By Victoria Ungvarsky
This year marks the 10-year anniversary of the introduction of the 2004 Master Plan — a design that included Horvitz Hall, the Gund Gallery, the North Campus Apartments and an expanded dining hall in Peirce. Now, President Sean Decatur and the architects at Gund Partnership have presented a new board-approved campus plan to improve academic facilities, create better residence halls and modernize the Village of Gambier. “The [new] Master Plan is about looking ahead to Kenyon’s future and ensuring that the physical campus will continue to meet the needs of the campus even after many of us here now are gone,” Decatur said. This proposed plan could cost up to $400 million to complete and, although it has no specific timeline, would likely be completed over 10 to 20 years, according to Chief Business Officer Mark Kohlman. From now until April, the College will assess the Master Plan and decide on the first steps for implementing the updated plan at Kenyon.
Built in 1859, Ascension Hall is one of the most iconic buildings on campus. As the home of the religious studies, economics and modern languages and literature departments, the historic space is central to the academic lives of many students. However, its multiple stairwells make traversing the building difficult for those with more limited mobility. The Master Plan seeks to increase campus accessibility and work to retrofit older buildings with elevators, including Ascension. Two classrooms would become smaller in order to accommodate elevators to increase vertical accessibility. In compliance with the Americans with Disabilities Act codes, all new construction must come with ramps and elevators to make buildings open and available for all, regardless of mobility.
One of the primary focuses of the Master Plan is the creation of new residence halls and the razing of outdated residential facilities. These new buildings would also increase accessibility. Additional floors would be added to Norton and Lewis Residence Halls, with another building added to complete the first-year quad. New buildings between Norton and Watson Halls would create an additional quad and Bexley Hall would be restored with new rooms. At the other end of Middle Path, Manning and Bushnell Halls would be torn down and replaced with four larger residence halls by South Quad. Along with Manning and Bushnell, the Acland Apartments and the New Apartments would be torn down. The College would boost the number of available beds from 1,778 to 2,237.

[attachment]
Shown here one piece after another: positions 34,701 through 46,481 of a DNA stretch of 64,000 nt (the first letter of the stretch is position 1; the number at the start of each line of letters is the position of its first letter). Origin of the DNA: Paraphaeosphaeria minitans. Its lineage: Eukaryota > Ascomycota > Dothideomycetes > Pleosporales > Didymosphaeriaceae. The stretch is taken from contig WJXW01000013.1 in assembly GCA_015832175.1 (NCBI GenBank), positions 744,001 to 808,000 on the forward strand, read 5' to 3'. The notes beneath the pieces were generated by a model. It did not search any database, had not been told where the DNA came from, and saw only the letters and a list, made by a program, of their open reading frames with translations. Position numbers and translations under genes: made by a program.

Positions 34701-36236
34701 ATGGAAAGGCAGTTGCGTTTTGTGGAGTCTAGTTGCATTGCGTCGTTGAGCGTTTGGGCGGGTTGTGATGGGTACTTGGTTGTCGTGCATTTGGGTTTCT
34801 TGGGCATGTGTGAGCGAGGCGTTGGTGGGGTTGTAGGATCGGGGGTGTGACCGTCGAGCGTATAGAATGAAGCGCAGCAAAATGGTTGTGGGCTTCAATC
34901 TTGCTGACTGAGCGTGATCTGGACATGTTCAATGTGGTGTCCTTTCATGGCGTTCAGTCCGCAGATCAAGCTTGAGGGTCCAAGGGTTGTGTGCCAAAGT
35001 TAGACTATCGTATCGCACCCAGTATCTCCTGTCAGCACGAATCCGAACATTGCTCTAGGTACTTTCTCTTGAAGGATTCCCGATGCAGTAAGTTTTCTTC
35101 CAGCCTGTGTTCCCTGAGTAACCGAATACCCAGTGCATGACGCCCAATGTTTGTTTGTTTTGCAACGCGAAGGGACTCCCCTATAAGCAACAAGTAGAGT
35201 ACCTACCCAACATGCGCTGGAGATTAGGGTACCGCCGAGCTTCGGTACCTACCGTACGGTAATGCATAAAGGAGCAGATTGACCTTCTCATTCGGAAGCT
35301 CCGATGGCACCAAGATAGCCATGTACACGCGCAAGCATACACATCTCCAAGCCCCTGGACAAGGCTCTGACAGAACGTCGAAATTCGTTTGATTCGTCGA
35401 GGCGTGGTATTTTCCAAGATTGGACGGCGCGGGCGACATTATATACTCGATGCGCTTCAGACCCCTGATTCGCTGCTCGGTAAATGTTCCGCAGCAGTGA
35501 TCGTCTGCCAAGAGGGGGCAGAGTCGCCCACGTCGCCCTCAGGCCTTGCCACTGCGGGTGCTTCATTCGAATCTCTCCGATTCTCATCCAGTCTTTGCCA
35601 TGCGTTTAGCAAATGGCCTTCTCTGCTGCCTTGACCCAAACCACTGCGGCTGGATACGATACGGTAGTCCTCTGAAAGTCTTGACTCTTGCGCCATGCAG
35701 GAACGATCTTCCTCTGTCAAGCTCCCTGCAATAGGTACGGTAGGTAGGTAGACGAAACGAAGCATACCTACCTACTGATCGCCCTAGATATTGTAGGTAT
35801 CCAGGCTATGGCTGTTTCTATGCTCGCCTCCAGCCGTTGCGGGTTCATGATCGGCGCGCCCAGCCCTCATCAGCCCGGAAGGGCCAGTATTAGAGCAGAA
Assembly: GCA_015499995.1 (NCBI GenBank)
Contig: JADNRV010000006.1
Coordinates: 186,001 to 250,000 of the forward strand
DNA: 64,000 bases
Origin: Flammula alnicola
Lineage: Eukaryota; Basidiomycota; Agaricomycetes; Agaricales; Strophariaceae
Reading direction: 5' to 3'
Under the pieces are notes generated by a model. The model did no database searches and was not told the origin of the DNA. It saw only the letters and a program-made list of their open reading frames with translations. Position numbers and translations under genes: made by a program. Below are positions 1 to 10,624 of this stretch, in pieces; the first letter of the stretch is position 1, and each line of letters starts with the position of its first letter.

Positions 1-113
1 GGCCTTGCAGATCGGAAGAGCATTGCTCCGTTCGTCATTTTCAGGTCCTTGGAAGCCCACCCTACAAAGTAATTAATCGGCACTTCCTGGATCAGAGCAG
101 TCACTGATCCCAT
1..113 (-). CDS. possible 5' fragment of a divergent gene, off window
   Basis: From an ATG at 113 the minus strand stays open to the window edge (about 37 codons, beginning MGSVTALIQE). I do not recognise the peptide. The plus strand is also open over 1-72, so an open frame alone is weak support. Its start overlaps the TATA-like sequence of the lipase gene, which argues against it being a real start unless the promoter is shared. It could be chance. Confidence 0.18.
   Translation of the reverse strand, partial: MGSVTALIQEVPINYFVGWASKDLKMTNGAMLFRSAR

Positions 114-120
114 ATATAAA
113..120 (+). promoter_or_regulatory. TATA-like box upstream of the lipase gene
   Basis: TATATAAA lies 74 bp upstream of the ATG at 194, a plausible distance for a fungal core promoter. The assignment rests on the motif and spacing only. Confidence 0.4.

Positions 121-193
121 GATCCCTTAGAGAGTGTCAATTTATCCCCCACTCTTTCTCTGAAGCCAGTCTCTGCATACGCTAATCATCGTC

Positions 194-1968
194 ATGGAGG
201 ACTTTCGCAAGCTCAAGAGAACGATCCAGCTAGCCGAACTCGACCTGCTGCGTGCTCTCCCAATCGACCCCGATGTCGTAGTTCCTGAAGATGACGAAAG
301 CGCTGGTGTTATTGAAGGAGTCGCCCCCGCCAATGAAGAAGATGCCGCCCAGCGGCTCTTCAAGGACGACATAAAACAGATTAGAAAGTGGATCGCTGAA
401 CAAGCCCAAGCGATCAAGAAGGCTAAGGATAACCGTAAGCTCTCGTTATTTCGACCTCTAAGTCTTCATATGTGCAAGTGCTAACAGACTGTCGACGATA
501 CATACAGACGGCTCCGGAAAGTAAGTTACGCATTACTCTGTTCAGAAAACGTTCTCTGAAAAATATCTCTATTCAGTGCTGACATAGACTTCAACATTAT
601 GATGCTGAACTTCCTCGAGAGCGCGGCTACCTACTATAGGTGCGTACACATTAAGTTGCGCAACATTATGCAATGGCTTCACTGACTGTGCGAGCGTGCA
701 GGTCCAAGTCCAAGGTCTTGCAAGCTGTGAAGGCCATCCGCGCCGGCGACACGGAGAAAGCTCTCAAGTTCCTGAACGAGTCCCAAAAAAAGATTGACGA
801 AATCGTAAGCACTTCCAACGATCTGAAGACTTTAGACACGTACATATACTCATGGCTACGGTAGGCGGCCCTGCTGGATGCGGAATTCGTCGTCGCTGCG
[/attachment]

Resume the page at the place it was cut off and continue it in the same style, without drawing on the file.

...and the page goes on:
Behind the current library would go a planned “West Quad.” The new quad would feature a College leadership building to centralize offices in the administration. Additionally, the West Quad would have a new academic building, an arts center for the drama, dance and film department and underground parking. This plan includes the relocation of Sunset Cottage to the other side of Bailey House and the creation of an English quad with additional English facilities.
The current Olin-Chalmers Libraries links two separate libraries, built in 1986 and 1962, respectively, and houses over 1.1 million volumes. The exterior of the library would maintain the aesthetic of other buildings along Middle Path but would allow for greater natural light inside. Increased study space is essential to the proposed expansion of the library, as well as a larger space for the Greenslade Special Collections and Archives.
Village of Gambier
According to the Master Plan, the heart of “downtown Gambier” would be updated to create better facilities for the current operating establishments. Farr Hall would be replaced with smaller, individual houses — similar to those designed for the recently opened Cox Health Center. The Kenyon Bookstore and the Gambier Deli would be contained in separate buildings. The new designs call for increased commerce in Gambier, with the potential for retail spaces and a new restaurant. New residential spaces would be on the second floor of most buildings in the Village. The Kenyon Inn would undergo a remodel as well, increasing the number of rooms from 32 to 58 with a larger restaurant and a 3,000-square-foot entertaining space. The Office of Campus Safety would be moved to a more central location, and the Office of Student Affairs buildings would be expanded.